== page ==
Union Station in Washington, D.C. (Photo by Bettmann/Getty Images)

It’s not to say people are just taking the train for fun, either, Mathews was quick to point out.

“It’s not really business travel, per se, but it’s not exactly, ‘Hey, let’s go see the country’ either,” he said of the current trends. As an example, he mentions a college student trucking home 200 pounds of luggage: This person might choose a train instead of an airline (to avoid security checkpoints and rising airfare) or a car (due to record gas prices).

“It’s hard to describe it as leisure travel, but it’s not really commuting, either,” he said.

In other words, train travel as an option has, almost, begun to occur to a younger generation.

It’s a phenomenon he believes represents an opportunity for rail operators.

Related: Your complete guide to Amtrak Guest Rewards

Looking to the future

You can’t think about the future of train travel in America without considering the $66 billion in funding for rails authorized in the 2021 bipartisan infrastructure bill passed by Congress.

Amtrak alone is approved for more than $20 billion of that money, with tens of billions more to be doled out by the Federal Railroad Administration in grants.

For Amtrak, the money through this bill is greater than every dollar it had previously received in its 51-year history, Abrams said.

“It fully allows us to invest in our infrastructure, invest in our stations, invest in our people … and give this country the train service it’s long deserved,” he said.

Just that amount of money means big changes are on the way.

This summer, for instance, Amtrak is beginning $130 million worth of construction along the critical Northeast Corridor, updating dozens of track switches between Washington, D.C., and New York. Crews will also replace about 25 miles of track along the corridor, according to an announcement Friday from Amtrak.

Related: Amtrak investing billions in new, green cars

Mathews sees an opportunity in the recent travel trends to continue appealing to new riders — particularly as some jobs have shifted to be permanently remote.

This could mean new service, or it could mean reminding riders (or potential new riders) how trains can be an ideal option to get to those places they want to visit, Mathews said.

In recent weeks, for instance, TPG reported Amtrak is piloting a new direct, summer weekend service between New York’s Penn Station and the Berkshires in Massachusetts, called the Berkshire Flyer. Amtrak sees it as a way to avoid city traffic and give New Yorkers an opportunity for a peaceful weekend getaway. As novel as the service is, though, it will use existing trains and tracks while Amtrak evaluates potential upgrades in the future.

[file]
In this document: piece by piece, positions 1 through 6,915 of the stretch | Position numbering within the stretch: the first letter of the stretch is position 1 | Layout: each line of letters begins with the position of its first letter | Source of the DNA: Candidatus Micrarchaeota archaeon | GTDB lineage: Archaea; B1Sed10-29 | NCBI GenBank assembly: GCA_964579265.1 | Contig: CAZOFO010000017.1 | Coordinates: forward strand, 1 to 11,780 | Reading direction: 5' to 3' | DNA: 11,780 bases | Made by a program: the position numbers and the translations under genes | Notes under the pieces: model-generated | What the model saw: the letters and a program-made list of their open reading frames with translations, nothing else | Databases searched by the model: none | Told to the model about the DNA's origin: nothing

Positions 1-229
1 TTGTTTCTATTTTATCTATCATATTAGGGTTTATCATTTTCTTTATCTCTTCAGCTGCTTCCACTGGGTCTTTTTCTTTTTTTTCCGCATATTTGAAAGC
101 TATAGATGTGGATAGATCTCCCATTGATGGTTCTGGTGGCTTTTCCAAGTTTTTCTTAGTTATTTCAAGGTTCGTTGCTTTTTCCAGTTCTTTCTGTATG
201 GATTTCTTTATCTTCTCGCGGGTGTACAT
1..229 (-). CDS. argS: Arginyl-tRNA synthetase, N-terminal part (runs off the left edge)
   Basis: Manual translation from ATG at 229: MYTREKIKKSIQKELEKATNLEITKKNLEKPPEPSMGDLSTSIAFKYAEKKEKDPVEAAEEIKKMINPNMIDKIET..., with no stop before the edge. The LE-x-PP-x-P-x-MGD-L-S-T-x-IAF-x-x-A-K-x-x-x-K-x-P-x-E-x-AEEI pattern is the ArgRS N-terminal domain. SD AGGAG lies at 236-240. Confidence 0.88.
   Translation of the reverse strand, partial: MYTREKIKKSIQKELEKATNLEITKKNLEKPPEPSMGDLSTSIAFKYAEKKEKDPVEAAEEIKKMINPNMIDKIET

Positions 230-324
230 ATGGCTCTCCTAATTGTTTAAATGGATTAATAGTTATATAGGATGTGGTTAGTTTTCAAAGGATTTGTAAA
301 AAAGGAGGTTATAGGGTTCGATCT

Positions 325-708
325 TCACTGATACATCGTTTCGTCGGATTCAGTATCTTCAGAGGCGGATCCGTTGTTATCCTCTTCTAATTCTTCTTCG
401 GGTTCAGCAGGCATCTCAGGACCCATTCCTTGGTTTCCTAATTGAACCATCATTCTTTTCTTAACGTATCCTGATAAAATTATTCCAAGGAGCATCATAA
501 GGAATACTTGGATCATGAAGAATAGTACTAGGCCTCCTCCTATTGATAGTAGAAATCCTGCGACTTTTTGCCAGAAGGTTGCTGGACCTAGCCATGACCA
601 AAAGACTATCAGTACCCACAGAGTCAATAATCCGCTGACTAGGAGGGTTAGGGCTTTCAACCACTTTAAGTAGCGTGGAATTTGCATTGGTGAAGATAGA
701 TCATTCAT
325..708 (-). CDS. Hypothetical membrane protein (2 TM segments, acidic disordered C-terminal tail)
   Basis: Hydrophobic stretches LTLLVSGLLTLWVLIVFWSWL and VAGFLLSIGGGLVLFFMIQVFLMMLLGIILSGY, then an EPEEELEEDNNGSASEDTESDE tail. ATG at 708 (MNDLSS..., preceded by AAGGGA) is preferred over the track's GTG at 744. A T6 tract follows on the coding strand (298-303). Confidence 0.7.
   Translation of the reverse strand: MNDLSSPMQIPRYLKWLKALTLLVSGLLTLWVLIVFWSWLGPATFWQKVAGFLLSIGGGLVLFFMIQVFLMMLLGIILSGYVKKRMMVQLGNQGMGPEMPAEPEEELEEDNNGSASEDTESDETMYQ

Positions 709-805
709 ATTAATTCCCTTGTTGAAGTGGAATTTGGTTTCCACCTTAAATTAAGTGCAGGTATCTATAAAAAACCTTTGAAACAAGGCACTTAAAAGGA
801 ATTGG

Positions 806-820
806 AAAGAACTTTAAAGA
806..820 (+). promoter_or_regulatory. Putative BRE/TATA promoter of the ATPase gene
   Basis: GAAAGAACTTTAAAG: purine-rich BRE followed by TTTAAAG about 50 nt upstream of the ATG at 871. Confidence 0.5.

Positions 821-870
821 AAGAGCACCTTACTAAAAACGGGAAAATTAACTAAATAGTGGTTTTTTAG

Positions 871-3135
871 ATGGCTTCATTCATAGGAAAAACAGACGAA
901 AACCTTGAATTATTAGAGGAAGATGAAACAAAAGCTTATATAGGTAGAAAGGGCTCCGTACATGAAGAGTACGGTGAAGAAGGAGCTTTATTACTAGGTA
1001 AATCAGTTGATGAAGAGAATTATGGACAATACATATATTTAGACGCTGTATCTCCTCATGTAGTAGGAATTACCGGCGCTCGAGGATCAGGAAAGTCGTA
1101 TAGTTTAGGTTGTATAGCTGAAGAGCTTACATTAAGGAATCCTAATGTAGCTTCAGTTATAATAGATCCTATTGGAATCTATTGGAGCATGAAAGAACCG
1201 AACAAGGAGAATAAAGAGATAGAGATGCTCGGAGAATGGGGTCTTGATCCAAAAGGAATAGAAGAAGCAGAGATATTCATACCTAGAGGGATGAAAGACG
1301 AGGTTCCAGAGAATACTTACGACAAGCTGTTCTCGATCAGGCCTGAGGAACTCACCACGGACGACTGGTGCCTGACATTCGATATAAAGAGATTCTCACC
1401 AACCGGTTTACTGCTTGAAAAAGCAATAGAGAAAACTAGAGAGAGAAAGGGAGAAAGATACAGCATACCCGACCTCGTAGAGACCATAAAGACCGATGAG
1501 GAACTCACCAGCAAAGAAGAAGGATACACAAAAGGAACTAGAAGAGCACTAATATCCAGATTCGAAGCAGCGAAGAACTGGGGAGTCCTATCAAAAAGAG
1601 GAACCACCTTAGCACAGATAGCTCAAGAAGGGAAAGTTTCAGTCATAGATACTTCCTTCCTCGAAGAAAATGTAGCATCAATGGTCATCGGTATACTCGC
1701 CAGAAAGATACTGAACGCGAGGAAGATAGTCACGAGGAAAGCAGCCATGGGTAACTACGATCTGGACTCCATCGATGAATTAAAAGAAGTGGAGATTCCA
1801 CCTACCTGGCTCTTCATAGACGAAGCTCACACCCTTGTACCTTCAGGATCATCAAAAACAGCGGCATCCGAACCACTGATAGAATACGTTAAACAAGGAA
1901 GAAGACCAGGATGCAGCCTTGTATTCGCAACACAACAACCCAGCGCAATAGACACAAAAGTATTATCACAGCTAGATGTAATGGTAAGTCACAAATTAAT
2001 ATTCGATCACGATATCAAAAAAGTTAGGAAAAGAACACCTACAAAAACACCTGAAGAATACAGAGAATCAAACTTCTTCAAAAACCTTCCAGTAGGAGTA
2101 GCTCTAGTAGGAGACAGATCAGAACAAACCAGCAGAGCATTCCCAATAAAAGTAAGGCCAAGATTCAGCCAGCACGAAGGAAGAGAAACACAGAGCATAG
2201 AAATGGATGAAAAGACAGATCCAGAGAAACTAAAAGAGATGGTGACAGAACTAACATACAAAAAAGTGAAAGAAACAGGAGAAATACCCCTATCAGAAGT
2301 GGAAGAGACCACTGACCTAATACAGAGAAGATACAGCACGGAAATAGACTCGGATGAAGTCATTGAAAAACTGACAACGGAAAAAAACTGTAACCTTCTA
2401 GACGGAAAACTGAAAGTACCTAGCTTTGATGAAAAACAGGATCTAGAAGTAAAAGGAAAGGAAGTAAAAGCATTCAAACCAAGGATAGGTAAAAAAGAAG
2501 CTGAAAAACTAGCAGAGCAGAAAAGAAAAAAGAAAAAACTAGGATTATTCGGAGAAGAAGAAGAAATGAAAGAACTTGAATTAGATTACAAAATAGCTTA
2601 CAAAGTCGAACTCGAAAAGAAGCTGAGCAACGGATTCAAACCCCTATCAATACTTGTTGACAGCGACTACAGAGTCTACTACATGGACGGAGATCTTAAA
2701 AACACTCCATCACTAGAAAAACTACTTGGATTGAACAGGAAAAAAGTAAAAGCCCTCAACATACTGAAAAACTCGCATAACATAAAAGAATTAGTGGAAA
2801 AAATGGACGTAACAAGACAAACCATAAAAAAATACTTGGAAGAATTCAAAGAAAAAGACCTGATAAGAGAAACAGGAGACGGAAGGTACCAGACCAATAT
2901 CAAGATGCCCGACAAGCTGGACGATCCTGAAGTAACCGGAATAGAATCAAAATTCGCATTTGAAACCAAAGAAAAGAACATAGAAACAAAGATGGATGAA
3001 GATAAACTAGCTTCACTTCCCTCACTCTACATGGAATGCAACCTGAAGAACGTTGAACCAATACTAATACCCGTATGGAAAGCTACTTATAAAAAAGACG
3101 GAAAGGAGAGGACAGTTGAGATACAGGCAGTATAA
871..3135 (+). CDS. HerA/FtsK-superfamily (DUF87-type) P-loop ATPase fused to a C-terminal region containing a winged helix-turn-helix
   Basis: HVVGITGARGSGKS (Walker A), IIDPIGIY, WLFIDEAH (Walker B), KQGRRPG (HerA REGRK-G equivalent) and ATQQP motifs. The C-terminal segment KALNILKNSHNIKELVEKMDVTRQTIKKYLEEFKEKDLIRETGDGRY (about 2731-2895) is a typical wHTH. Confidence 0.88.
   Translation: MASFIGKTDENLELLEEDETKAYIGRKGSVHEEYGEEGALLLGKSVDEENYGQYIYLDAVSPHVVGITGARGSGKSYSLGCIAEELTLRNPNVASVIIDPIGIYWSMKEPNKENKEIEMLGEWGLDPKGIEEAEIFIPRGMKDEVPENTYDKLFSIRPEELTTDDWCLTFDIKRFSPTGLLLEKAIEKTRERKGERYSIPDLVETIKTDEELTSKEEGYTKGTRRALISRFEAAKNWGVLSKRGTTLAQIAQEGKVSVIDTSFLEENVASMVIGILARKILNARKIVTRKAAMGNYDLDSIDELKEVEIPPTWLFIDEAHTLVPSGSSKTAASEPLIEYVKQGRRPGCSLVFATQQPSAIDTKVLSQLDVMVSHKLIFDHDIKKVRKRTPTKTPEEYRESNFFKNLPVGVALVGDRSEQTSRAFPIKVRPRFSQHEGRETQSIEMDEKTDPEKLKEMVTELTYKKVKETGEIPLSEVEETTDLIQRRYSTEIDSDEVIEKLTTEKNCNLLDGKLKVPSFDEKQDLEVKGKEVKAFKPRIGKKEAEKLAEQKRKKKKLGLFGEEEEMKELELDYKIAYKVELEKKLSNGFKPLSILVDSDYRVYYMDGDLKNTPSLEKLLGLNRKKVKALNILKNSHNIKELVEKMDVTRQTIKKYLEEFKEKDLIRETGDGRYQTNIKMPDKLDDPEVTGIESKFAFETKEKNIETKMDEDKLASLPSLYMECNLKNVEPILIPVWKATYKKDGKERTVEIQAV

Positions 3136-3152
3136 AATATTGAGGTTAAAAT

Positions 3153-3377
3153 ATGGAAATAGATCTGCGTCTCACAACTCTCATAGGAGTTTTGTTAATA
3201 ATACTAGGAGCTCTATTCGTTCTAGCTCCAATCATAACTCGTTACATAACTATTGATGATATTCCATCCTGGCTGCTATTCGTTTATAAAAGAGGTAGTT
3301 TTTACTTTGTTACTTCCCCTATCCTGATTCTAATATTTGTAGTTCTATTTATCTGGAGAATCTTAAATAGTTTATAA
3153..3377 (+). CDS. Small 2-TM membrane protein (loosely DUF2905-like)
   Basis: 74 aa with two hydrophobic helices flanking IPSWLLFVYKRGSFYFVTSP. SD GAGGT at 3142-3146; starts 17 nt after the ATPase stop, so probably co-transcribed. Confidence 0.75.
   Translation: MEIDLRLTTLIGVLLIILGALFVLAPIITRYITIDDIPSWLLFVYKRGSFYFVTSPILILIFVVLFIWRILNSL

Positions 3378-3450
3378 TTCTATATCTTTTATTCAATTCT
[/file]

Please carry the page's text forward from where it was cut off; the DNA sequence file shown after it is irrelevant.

Does Mathews see this as the type of service travelers can expect in coming years?

“Perhaps,” he said, but countered.

“Say you’re in New Jersey and [think], ‘It might be fun to go to Colonial Williamsburg in Virginia,’” he said. “Amtrak’s got a train that already does that.”

Amtrak train interior
Inside Amtrak’s new Acela train, set to begin rolling out in 2023. (Photo by Benji Stawski/The Points Guy)

His point? It’s about reminding travelers of the options out there.

“These trips already exist,” Mathews said. “It’s sort of a discovery for some people that this has been around for decades, and they never really thought of it.”

His view of train travel, years down the road, is that Amtrak will still serve a large business travel clientele as well as some others.

“Are we past the days of the Acela being 98% full of lawyers and bankers paying $300 each way? Yes. Those days are gone,” Mathews said. “But maybe 40%? Maybe. Who knows … and the rest will be made up of students, family members going back and forth, or people who have a hybrid [work] arrangement.”

To trains sign at Chicago Union Station
(Photo by LUKE SHARRETT/AFP/Getty Images)

Bottom line

At a time when travel is surging in seemingly every way possible, America’s rails are also getting a lot busier.

It’s clear, though, that the pandemic had a major impact on who’s on board. As the industry approaches years of rapid change brought on by new riders and a whole lot of money, industry leaders see an opportunity to make rail travel an increasingly relevant option for the next generation of riders — and not just for workers.

Featured photo by LUKE SHARRETT/AFP/Getty Images.